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Laura Thurston's Charge by Charles F. Preston (pseudonym of Horatio Alger, Jr.)

Author: Alger, Horatio, 1832-1899.
Title: Laura Thurston's Charge.
In: Frank Leslie's illustrated newspaper. Vol. 19, no. 469 (Sept. 24, 1864)
Published: New York : Frank Leslie, 1864.
Format: p. 5-6 : ill. ; 42 cm.
Other Name: Russell, William D.
Horatio Alger Collection.
Other Title: Frank Leslie's illustrated newspaper.
Location: PS 1029 .A3 L38 1864a (Special Collections)
Optically scanned and encoded by Mark A. Williams
Horatio Alger Digital Serials Project, Northern llinois University Libraries
DeKalb, IL

"Has the morning paper come, Hannah?" inquired Laura Thurston of the servant, who was removing elegant breakfast service from the table.

"I will see, Miss Laura."

While the servant is absent on her quest we may look around us. The room is furnished with a degree of comfort amounting to luxury. Part the heavy curtains and a broad lawn stretches before you. The grounds front on an avenue lined with majestic elms. We are in one of those suburban villas to be found in such profusion in the neighborhood of our principal cities.

Laura Thurston, to whom the house and grounds belong, is no longer in her first youth, yet few are aware that she has reached her thirtieth year. She has the fair complexion which Time usually treats kindly, and might readily pass for several years younger. But the careful observer will note a thoughtful light in the clear gray eyes which speaks of a wider experience of life.

"Here is the paper, Miss Laura," said Hannah, returning with the article of which she had been in quest.

Laura Thurston opened its ample pages eagerly. "The telegraph had announced on the preceding day a great battle fought on the plains of Pennsylvania. "A great victory" met the reader's gaze in staring capitals. She ran her eye eagerly over the account. On reaching a certain line the paper dropped from her hands and her heart gave a great bound. The line was very brief. It contained these few words:

"Captain Henry Palmer, killed."

"Captain Henry Palmer--Killed." If I could but have seen him once before he died,'' she murmured. "It is ten years to-day since we parted in anger. Had that moment been blotted out how different might have been both our lives!''

She sat for a few minutes in deep thought, and then, as if inspired by a sudden resolution, rang the bell.

"Hannah," she said, quickly, "I am going out of town, and may not return till this evening. It is even possible that I may be absent longer, but I shall endeavor to return to-night."

"Yes, Miss Laura."

"I may bring back some one with me," she continued, with slight hesitation. "You may light a fire this afternoon in the bedroom adjoining mine."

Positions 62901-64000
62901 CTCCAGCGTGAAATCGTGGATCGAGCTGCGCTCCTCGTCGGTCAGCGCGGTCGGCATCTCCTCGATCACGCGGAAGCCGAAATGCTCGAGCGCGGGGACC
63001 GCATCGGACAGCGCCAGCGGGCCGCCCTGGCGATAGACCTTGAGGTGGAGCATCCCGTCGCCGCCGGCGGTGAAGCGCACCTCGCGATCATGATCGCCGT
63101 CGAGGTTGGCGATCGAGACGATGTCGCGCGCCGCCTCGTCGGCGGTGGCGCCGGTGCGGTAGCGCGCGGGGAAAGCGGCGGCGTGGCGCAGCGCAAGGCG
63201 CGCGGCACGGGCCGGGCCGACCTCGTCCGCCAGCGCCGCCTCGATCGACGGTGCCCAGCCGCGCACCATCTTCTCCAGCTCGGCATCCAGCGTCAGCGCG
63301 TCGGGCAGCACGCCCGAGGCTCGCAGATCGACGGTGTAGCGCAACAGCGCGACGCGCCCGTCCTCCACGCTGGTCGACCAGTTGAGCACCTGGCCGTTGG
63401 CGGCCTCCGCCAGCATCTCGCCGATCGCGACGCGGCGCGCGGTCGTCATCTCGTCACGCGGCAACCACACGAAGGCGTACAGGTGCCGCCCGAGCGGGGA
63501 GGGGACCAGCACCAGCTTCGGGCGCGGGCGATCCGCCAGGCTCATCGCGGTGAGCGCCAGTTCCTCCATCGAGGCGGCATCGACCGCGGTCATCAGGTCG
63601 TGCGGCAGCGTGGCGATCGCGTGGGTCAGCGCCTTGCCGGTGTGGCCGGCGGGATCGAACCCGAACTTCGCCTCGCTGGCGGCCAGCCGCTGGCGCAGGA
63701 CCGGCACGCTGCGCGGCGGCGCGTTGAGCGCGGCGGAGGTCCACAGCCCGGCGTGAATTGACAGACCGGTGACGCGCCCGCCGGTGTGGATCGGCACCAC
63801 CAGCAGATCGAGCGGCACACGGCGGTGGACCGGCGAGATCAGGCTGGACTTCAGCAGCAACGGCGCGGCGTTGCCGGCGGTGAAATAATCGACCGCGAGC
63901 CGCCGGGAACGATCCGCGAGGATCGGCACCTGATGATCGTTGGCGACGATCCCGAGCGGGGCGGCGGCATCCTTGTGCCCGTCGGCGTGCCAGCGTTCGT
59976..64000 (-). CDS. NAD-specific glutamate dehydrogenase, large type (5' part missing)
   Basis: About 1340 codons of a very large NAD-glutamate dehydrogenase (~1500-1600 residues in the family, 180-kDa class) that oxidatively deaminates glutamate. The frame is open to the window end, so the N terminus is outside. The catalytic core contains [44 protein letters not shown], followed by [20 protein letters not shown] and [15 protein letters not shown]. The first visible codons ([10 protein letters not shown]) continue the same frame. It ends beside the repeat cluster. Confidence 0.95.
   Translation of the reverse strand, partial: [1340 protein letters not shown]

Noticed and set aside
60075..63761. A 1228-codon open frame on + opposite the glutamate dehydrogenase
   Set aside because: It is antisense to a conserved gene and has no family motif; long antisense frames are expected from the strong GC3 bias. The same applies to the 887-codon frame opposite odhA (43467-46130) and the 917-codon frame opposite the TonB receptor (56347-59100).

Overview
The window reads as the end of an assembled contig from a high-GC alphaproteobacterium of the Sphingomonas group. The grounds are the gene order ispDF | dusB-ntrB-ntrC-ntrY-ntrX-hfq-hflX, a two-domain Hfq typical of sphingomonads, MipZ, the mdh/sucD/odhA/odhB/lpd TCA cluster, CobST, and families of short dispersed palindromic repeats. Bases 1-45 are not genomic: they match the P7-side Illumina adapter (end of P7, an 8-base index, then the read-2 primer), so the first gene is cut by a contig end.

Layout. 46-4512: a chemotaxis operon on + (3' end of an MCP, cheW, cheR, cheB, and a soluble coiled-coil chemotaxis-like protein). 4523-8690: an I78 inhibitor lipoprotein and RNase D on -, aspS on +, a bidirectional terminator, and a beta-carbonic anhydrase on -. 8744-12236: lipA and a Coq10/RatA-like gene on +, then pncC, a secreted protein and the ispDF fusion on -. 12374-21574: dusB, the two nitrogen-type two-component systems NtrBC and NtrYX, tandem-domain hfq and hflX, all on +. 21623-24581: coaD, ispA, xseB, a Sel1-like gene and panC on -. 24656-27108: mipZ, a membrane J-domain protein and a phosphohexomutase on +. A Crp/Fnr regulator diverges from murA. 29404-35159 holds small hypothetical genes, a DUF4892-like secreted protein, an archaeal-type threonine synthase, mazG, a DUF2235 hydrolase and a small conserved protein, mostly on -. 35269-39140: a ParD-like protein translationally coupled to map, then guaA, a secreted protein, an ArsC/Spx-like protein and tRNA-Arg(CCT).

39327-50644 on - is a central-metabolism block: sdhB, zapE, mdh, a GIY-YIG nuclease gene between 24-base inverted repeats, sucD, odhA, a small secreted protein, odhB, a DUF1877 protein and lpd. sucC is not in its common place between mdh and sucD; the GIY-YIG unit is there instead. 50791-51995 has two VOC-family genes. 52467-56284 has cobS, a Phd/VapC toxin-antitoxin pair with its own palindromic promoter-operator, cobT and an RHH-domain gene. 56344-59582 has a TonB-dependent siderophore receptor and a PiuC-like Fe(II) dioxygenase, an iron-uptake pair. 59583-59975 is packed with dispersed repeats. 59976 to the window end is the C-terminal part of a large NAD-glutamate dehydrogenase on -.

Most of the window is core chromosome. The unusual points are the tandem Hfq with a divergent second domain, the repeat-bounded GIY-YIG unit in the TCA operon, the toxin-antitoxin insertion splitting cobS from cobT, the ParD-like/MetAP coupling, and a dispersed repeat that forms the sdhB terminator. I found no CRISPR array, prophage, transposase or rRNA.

With a little surprise the servant withdrew. Half an hour later Laura left the house, and walking to the depot not far distant, purchased a ticket for Glenville.

Arrived at the depot in Glenville, she inquired of the depot master:

"Can you tell me whether Captain Palmer's children live in this village?"

"Yes, ma'am," was the reply. "They are boarding with Mr. Hiram Norcross, who keeps the store. I expect you have heard of the captain's death?"

Laura inclined her head gravely.

"I am afraid the children will have a hard time of it. They haven't any near relatives, and their father will leave little or nothing. Norcross is rich enough to keep 'em for nothing, but he's too mean to think of doing it."

"Can you direct me to his house?"

"Certainly, ma'am. Do you see that yellow house at the corner?''


"Well, you turn there and keep straight ahead till you get to the Baptist church. The store is just opposite. You'll know it by the sign. The family live over the store.''

While Laura is making her way from the station we will introduce the reader into a small sitting-room in the dwelling of Hiram Norcross. The "store-keeper'' himself stands before the fire, his face wearing an expression of perplexity. He is a small man, with yellowish hair, and a large bald spot on the crown of his head. His gray coat bears marks of having been used from a remote period as a penwiper. His eyes are small and ferret-like. His wife sits near him in a wooden rocking chair, mending a refractory stocking. She has a thin face and pinched lips, and her expression is far from agreeable.

"If people expect us to keep the children, let 'em expect," she remarked, in a decided tone. "If their father has been killed and can't pay their board, they must go to the poorhouse. Why didn't he get his life insured?"